In hopes of an actual intelligent conversation, I am providing a point by point response to the article published here regarding Jonathan Holmes� comments on David Cage and Heavy Rain (http://www.destructoid.com/heavy-rain-creator-really-likes-heavy-rain-196654.phtml). The essential point here is not over the qualities of Heavy Rain nor of David Cage�s hubris, but more about the sad state of a website when a hired journalist is allowed to make such asinine and thoughtless rant. Many others have left some really good replies on the original post itself, but this is my attempt to go through Jonathan�s �arguments� point by point.
Holmes begins his article not with a detailed description of how Heavy Rain may have lifted its mechanics from other games, but openly states he barely played the game for these reasons:
"� the parts I played were corny, hamfisted and hackneyed that I couldn't go on. A red balloon slowly floating into the sky to symbolize the death of a child? Seriously? Is this a lame-ass, art school film project, or a videogame?"
This is not an argument. This is the basest act of trolling out there. �corny, hamfisted, and hackneyed� provide absolutely no critique. Those are general adjectives that are simply used to try to insult those that liked Heavy Rain. If Holmes had a real point to make, he would give specifics and back that up with evidence.
He continues his rant about the red balloon by trying to belittle the game by comparing it to an art school project. So Holmes doesn�t like the use of symbolism� fine. But he is speaking quite ignorantly here. Several renowned film-makers have used the red balloon symbolically in their movies. Are all of these directors on the level of a bad art student? Does Holmes even have a clue what he is talking about, or is he just trolling to justify his own opinion? Maybe if Holmes had actual taken a year of film history he wouldn�t have made such an unjustified slam against Cage for paying homage to such films.
The worst part of his article is when he builds his straw-man and tears it down to delegitimize those that think differently than him. He asserts that people that champion Heavy Rain really don�t care about video games. He states that we only want video games to be accepted by the mainstream like movies and television. How the hell does he know this? What a lazy assessment! It�s easy to tear us down when you build up an argument that is completely baseless. He says he �knows� these people. Care to quote someone?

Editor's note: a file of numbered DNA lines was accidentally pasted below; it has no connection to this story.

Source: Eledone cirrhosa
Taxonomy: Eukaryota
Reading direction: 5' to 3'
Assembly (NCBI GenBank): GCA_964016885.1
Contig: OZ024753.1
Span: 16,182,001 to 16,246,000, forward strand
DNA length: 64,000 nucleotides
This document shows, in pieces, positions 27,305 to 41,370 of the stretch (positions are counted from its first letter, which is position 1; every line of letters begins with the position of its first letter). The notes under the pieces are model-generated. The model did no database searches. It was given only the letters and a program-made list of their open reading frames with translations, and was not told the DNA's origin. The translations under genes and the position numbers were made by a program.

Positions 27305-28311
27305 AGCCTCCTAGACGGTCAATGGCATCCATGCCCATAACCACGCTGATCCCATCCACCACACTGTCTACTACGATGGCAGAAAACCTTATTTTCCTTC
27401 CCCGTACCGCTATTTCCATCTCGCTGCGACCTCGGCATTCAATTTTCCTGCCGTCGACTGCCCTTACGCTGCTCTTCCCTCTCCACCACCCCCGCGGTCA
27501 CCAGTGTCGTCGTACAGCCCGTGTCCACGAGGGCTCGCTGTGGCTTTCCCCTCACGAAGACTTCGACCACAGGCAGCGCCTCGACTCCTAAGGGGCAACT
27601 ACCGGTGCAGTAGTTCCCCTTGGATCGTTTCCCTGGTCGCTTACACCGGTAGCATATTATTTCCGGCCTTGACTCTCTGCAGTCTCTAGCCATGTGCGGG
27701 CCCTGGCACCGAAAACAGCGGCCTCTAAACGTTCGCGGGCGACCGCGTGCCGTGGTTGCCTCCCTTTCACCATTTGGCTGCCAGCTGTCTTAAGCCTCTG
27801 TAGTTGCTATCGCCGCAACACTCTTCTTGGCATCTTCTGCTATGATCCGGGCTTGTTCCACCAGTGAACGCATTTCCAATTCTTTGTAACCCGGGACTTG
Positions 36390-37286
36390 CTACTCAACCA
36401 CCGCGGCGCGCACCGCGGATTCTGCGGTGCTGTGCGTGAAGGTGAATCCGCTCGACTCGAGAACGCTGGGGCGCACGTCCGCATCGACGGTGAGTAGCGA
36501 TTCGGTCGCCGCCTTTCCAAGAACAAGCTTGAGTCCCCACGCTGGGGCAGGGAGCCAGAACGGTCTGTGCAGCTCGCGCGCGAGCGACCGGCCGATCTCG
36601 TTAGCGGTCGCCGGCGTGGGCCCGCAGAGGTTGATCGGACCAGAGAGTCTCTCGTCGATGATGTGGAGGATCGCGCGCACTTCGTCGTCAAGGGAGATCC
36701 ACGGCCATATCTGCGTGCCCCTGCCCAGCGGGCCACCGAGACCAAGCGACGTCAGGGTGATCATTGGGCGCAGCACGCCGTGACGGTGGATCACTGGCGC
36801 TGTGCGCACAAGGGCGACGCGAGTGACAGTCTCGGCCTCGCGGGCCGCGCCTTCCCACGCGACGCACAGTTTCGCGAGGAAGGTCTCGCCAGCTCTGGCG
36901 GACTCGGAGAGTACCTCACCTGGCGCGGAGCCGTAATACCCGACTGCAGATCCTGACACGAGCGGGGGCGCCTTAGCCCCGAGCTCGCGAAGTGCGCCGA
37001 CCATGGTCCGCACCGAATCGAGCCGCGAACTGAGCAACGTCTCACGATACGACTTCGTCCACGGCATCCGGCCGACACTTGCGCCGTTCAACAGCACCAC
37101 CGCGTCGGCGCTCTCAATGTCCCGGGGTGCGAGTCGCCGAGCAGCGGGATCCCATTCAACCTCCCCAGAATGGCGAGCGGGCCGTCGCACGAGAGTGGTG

I will only speak for myself, but I could care less about games being accepted by anyone. What I do care about, is the medium maturing and moving forward. I believe video games can and should be a powerful, interactive story-telling medium. Most games that are loved for their great story are still not fully interactive stories. Heavy Rain was a step in this direction. The story itself was being played. Yes, there were clich�s and imperfections, but there was also a real emotional connection for many who played the game. I appreciated a game being placed in a realistic, modern day setting which told a story that was not about �saving the world from evil�. Perhaps Holmes should try understanding opposing viewpoints instead of building straw-men of those that differ in their opinion.
Trying to trivialize Heavy Rain as simply one long QTE is pretty small minded too. The controls are contextual, not just QTE. Yes, QTE is a big element, but trying to dismiss the merits of the game based on this argument really lacks any nuance.
In the end, I really don�t care if any journalist liked Heavy Rain or not. Everyone is entitled to an opinion, but a good journalist better be able to articulate reasons why they hold their opinion. Instead of either showing evidence of how Cage�s arrogant comments were false or giving a real critique of Heavy Rain, Holmes just tried to tear apart a game and its fans without any substance. That sort of thing is expected on many message boards, but not from a paid journalist. I�ve been on Destructoid.com for a short while now and have been pleased with the overall maturity and community of the blogs. This sort of article undermines the integrity of the rest of the site.